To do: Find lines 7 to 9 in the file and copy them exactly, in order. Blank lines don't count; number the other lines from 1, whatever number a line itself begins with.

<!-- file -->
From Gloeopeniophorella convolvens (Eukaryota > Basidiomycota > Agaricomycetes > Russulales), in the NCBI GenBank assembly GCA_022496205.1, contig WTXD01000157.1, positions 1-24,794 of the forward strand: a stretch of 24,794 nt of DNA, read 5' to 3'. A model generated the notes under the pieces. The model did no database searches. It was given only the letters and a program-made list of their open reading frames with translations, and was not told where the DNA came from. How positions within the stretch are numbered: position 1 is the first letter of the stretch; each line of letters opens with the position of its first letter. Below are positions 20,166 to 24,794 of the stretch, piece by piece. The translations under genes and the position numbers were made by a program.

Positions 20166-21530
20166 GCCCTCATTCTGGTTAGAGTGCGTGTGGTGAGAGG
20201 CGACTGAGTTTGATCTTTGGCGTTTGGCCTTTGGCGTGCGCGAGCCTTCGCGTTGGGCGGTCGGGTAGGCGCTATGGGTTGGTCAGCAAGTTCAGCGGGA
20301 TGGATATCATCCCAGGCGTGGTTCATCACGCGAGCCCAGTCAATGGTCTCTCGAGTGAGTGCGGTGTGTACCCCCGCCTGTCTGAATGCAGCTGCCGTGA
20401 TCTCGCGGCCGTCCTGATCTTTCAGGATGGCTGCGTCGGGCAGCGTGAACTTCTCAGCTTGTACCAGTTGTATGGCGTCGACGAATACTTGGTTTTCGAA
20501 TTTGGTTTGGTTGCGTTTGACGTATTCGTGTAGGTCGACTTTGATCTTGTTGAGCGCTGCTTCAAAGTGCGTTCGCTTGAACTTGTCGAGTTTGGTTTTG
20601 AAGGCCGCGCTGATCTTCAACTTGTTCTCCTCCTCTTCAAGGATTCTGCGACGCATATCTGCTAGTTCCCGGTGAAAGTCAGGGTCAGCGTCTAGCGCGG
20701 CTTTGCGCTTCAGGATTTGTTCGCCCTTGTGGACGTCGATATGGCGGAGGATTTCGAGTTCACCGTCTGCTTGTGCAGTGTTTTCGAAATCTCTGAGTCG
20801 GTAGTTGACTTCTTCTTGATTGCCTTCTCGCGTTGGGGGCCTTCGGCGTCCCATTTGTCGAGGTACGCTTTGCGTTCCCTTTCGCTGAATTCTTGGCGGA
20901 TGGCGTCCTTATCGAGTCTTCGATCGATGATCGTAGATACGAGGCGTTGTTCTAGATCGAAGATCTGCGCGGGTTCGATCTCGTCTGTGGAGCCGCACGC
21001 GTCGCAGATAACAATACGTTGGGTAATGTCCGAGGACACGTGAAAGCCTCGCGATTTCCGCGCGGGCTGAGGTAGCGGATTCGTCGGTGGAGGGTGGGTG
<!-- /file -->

20501 TTTGGTTTGGTTGCGTTTGACGTATTCGTGTAGGTCGACTTTGATCTTGTTGAGCGCTGCTTCAAAGTGCGTTCGCTTGAACTTGTCGAGTTTGGTTTTG
20601 AAGGCCGCGCTGATCTTCAACTTGTTCTCCTCCTCTTCAAGGATTCTGCGACGCATATCTGCTAGTTCCCGGTGAAAGTCAGGGTCAGCGTCTAGCGCGG
20701 CTTTGCGCTTCAGGATTTGTTCGCCCTTGTGGACGTCGATATGGCGGAGGATTTCGAGTTCACCGTCTGCTTGTGCAGTGTTTTCGAAATCTCTGAGTCG